Don’t Resist God

2nd Sunday of Advent
Beloved in Jesus Christ,
It is said, that in heaven there will be two types of people there: the innocent, and the repentant. The St. Theresa’s and St. Agneses, who seem to have led a pure life from birth; and the sinners, even great sinners who repented and finally gave their heart to God. These two groups will praise God together, with no hint of difference between them, because God’s greatness is seen in both.
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Something else that these two groups share, is that ultimately in their lives, they no longer resisted God, no matter how hard that was. Today we encounter John the Baptist in the Gospel. From his birth, John did not resist God, but followed the WAY marked out for him. It was not easy. We find him in the desert living on the land – – and not much to live on in the desert.
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St. Neilos says, John the Baptist lived in the wilderness, dressed in camel hair and survived on locusts and wild honey. Yet all the people, even dressed in silk, and from luxurious homes went out to see him. He says, ‘there were many rich and famous people in those days, proud of their glory, and yet today they are all forgotten. It is John the Baptist who is remembered.
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John the Baptist did not resist God; he followed the Lord’s call wherever it took him, even to the desert, to prison, even to death. But that is how he came to be a saint in heaven. He did not resist God. I am reading a book called ‘Resisting Happiness.’ It speaks very well, about how we try to do so many things our own way, the wrong way – knowing that we are supposed to do it ‘the right way,’ and in this, we not only resist God, but end up unhappy or less happy.
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We resist doing things we know are good for us; we resist the things we know are right; we wish to cut corners. But it never ends well. We have an inclination to do the things that are not good for us, and to delay the things we ought to do. When the alarm goes off in the morning, if we resist, and delay, and put off getting up – it affects the whole day. We set goals and then don’t go after them. We procrastinate, and end up doing things in a hurry, or poorly.
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Advent is a time to prepare for the holy day of Christmas; it is a time to seek peace in our soul, and to change our bad habits into good habits. But the devil prevents improvements in our character by means of resistance. Resistance wears a thousand masks. Laziness, procrastination, fear, doubt, instant gratification, self-loathing, escapism, pride, lukewarmness – Sometimes we are about to do something, some task that we know needs to be done, but we pause – ‘I think I’ll get a soda before I start this’ – or this chair is really not good, I need another one -. And the task is delayed for comfort-seeking. A man told me, ‘I’m going to read the whole bible, from start to finish.’ ‘How’s that coming?, I asked. Well, I’m trying to find just the right bible before I start, I want a leather one with a nice font, I don’t want to start until I get the perfect bible.’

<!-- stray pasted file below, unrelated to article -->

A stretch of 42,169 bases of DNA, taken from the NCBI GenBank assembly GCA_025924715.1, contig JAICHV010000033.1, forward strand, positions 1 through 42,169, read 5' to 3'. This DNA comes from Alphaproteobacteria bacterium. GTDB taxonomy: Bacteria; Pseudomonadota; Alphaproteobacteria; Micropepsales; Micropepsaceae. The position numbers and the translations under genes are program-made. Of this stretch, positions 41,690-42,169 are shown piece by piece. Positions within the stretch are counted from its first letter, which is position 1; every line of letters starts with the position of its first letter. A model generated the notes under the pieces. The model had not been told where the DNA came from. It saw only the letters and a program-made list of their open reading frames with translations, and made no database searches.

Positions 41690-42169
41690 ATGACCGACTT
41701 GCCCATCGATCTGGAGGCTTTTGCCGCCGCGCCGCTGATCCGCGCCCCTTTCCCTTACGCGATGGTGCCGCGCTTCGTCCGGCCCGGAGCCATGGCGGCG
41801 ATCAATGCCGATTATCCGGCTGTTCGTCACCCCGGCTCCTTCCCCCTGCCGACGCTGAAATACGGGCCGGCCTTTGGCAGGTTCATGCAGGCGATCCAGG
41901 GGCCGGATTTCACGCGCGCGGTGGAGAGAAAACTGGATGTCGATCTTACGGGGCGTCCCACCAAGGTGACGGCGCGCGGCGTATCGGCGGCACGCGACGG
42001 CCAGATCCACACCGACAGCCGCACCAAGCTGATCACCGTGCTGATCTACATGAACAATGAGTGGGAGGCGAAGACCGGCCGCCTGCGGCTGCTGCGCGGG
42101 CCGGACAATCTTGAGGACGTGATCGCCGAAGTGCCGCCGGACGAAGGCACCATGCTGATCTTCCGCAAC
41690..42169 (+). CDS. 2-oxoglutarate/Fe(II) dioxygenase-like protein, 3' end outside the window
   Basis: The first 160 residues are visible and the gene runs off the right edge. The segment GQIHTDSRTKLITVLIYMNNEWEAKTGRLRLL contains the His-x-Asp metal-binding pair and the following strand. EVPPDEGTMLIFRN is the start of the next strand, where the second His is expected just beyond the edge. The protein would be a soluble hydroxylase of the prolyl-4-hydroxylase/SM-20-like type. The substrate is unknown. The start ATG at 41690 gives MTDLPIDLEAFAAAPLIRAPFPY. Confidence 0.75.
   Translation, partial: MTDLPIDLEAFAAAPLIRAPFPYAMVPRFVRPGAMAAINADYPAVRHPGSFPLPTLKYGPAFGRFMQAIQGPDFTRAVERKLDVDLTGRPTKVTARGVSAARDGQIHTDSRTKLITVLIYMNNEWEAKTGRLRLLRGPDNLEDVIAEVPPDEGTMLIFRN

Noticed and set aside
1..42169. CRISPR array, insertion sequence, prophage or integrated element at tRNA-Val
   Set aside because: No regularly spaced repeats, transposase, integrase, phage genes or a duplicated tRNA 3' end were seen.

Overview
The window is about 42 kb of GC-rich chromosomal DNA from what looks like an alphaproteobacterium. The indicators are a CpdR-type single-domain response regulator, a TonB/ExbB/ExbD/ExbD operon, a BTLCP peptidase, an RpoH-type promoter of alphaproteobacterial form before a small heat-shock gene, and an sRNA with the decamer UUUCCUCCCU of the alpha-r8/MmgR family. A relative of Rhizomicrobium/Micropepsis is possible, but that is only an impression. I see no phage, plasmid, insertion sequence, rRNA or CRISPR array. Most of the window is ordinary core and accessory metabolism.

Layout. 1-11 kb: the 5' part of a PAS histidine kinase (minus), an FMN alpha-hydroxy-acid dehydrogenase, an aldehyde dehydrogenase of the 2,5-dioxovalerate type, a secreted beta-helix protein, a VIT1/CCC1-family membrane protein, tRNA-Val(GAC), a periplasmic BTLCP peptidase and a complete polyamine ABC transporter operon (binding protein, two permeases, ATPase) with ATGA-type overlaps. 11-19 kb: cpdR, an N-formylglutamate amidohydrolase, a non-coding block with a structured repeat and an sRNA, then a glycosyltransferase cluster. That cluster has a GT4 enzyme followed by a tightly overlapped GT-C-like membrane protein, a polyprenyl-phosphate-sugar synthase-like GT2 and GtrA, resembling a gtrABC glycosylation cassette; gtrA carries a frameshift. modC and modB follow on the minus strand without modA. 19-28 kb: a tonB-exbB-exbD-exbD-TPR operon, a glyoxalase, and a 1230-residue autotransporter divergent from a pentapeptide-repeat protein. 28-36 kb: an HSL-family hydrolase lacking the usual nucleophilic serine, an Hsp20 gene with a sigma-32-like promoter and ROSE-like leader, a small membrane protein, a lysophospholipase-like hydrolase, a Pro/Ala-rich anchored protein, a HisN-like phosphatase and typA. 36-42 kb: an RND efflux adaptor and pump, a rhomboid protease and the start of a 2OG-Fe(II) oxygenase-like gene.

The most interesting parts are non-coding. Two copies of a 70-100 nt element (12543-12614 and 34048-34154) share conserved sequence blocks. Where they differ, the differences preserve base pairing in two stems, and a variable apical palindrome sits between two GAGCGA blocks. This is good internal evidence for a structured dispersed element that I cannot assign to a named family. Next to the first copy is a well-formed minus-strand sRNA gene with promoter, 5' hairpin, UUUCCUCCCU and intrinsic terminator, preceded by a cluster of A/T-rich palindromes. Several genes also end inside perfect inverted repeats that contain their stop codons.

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In the end however, when we give in to resistance, and put off things, or do what we feel like, instead of what God wants, we end up less happy. St. Augustine delayed and delayed doing what he knew God wanted. He writes extensively about it in his book. He was utterly, entirely, miserable. And his life was spiraling into a bad place. We encounter people in our lives – ‘if only they would not have done that!’, we think, their life would not have such problems. They did it – almost always for short-term, selfish-seeking reasons.
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Giving into resistance in big decisions can hurt us, but the real battle is with small decisions, the hundred decisions every day: will I get to bed on time – this affects the whole next day. will I get going to start dinner, or give in to mindless television? will I start my homework right after supper, or go on texting my friend, and then find myself scrambling to get it done in the morning. Happiness is daily destroyed for us by giving in, instead of fighting. We continue with a bad relationship because it’s the easy path – but the less happy one. We give in to comparing ourselves with others; we buy things we don’t need and can’t afford. We want to be happy. But giving in to resistance blocks it.
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When we are children, we think we’ll be happy if we just can get that toy – When we are older, we say, if she’ll be my friend, I’ll finally be happy. In adolescence we are chasing pleasures of all sorts, but none make us happy. Some ruin us. Adults wish to accomplish something great, or put their entire hope in a romance. But in the end, as Matthew Kelly says, we have a ‘God-sized’ hole, that can’t be filled by this world. So when will we stop resisting God?
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As we start into Advent, John the Baptist who has followed the Lord, even when it was difficult – he is pointing us to Jesus Christ. Following Jesus especially in the small decisions of daily life, leads to more happiness and more peace. Advent is a time to adjust our course and find this happiness that only Christ can give. And this means saying ‘yes’ to him in daily life-decisions, even if we feel resistance.
May the Holy Virgin Mary touch us with her love in these days, and help us to always say ‘yes’ to God despite resistance.

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[Entrusted to the prayers of St. Thomas Aquinas]

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